What Happened To The 12-inch MacBook?

If you cast your mind back to 2015 you might remember that Apple had three options when it came to purchasing an entry-level MacBook. The MacBook Air, the 12-inch MacBook and the MacBook Pro, all within roughly £100 of each other, all with a lot of similarities. Now you would be forgiven if this 12-inch MacBook version seems unfamiliar to you, and truth be told the rather confusingly named MacBook was far from the popular device Apple hoped it would be. So much so that it was announced back in June 2019 that production of the MacBook would come to an end in July. This left customers with no other option but to buy the MacBook Air if they were looking for a relatively affordable, entry-level notebook as Apple confirmed that they would not be replacing the model with another option

At first glance the 12-inch MacBook looks great, featuring an all-metal design, with an exceptional build quality that you come to expect from all Apple products. Branded as the “thinnest and lightest” laptop on the market, the design definitely caught peoples’ eyes and rightly so. It featured a Retina display that was brilliantly sharp and accurate and was praised for its trackpad, something Apple had struggled to get right in the past. While the battery life wasn’t anything to get excited about, it was perfectly suitable for most users and would often see a full day of work through on just one charge.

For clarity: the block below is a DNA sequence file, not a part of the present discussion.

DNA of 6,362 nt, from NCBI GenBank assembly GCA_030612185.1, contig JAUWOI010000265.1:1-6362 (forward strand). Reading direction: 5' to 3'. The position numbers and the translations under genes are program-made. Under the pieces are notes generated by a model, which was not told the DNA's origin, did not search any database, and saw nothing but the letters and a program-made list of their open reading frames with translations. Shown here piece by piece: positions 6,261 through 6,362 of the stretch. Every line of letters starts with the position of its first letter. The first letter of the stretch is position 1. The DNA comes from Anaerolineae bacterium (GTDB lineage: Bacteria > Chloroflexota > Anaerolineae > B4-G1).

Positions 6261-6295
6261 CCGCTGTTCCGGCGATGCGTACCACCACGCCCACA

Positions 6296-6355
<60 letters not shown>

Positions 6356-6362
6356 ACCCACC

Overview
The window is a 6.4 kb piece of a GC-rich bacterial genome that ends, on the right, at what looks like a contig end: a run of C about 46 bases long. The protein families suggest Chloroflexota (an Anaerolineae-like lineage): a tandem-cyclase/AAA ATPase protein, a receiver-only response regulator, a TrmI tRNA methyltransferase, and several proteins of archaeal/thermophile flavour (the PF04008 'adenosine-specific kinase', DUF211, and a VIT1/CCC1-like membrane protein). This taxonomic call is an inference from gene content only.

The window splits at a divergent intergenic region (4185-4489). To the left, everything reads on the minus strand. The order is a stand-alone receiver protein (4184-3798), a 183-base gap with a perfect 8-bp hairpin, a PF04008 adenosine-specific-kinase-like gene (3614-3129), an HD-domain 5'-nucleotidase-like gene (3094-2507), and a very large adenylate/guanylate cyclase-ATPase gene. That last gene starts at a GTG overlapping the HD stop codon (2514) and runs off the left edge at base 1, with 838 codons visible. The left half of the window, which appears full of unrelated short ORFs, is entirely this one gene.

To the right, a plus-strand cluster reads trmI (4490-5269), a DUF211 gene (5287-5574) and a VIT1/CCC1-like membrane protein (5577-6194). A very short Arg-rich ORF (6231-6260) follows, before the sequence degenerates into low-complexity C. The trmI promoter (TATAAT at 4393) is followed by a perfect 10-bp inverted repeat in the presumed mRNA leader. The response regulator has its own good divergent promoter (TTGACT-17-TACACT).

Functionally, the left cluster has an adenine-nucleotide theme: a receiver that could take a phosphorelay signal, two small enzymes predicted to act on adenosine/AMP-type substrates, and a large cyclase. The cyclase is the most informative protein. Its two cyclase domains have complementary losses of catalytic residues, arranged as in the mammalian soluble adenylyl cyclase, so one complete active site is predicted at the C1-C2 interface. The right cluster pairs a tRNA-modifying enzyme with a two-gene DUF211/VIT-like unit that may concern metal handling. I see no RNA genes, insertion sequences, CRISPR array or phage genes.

So where did it all go wrong? Well, despite being one of the most technologically advanced notebook’s that Apple had ever made, right from the get-go, the 12-inch MacBook was plagued with controversy. The problems arise when you look a bit closer. The MacBook only had one port which on paper sounds pretty cool but in actual fact, it is actually rather inconvenient and a problem that Apple could simply not overcome. With just one USB-C port, users were faced with a problem if they simply wanted to charge their notebook while connected to an external device. Once the MacBook found its way into the hands of reviewers and actual users, more problems quickly developed and these went far beyond the inconvenience of having to use a dongle.

As well as the lack of ports, the MacBook also had keyboard jamming issues from the debut of the first-gen Butterfly switch keyboard. To maintain the notebook’s thin profile, Apple introduced a keyboard with minimal travel that, five years later, still causes trouble for some. Not only did the keyboard not feel as good to the touch but the keys would get stuck and would even cause problems for Apple certified engineers to remove and repair, making the repair process time consuming and costly. Even the smallest bits of dust and debris would often cause the keys to jam.

The lack of processing power was also an issue for some. The notebook featured an underpowered Intel Core-M processor that meant any video or photo editing was a tough task for this small machine. This processor did, however, allow the notebook to be completely fanless which again helped make this the thinnest and lightest Apple MacBook to date. Despite this, the technology was not quite there yet and the overall performance was fairly poor – especially when the MacBook Pro is out there for a similar price, making the 12-inch MacBook a hard sell.